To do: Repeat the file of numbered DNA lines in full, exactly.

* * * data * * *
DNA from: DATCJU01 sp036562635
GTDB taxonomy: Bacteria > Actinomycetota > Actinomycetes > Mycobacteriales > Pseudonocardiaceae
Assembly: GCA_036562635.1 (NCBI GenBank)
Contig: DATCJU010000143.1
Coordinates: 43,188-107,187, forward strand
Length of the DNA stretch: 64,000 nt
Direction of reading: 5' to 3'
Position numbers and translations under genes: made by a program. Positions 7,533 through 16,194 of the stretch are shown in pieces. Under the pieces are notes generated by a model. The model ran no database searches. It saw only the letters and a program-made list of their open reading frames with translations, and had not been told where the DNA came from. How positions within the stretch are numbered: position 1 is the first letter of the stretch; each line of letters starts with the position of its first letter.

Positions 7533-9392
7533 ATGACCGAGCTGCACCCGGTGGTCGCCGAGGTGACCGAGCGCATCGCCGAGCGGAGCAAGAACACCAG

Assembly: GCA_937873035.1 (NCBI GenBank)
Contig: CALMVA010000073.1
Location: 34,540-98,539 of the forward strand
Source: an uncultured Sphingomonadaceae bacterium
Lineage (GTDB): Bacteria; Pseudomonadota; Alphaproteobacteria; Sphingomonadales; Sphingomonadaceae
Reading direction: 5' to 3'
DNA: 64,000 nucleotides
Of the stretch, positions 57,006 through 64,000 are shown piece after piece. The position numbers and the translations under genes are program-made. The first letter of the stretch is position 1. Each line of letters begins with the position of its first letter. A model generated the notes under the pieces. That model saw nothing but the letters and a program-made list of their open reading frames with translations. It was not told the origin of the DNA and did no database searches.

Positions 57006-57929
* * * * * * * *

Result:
DNA from: DATCJU01 sp036562635
GTDB taxonomy: Bacteria > Actinomycetota > Actinomycetes > Mycobacteriales > Pseudonocardiaceae
Assembly: GCA_036562635.1 (NCBI GenBank)
Contig: DATCJU010000143.1
Coordinates: 43,188-107,187, forward strand
Length of the DNA stretch: 64,000 nt
Direction of reading: 5' to 3'
Position numbers and translations under genes: made by a program. Positions 7,533 through 16,194 of the stretch are shown in pieces. Under the pieces are notes generated by a model. The model ran no database searches. It saw only the letters and a program-made list of their open reading frames with translations, and had not been told where the DNA came from. How positions within the stretch are numbered: position 1 is the first letter of the stretch; each line of letters starts with the position of its first letter.

Positions 7533-9392
7533 ATGACCGAGCTGCACCCGGTGGTCGCCGAGGTGACCGAGCGCATCGCCGAGCGGAGCAAGAACACCAG

Assembly: GCA_937873035.1 (NCBI GenBank)
Contig: CALMVA010000073.1
Location: 34,540-98,539 of the forward strand
Source: an uncultured Sphingomonadaceae bacterium
Lineage (GTDB): Bacteria; Pseudomonadota; Alphaproteobacteria; Sphingomonadales; Sphingomonadaceae
Reading direction: 5' to 3'
DNA: 64,000 nucleotides
Of the stretch, positions 57,006 through 64,000 are shown piece after piece. The position numbers and the translations under genes are program-made. The first letter of the stretch is position 1. Each line of letters begins with the position of its first letter. A model generated the notes under the pieces. That model saw nothing but the letters and a program-made list of their open reading frames with translations. It was not told the origin of the DNA and did no database searches.

Positions 57006-57929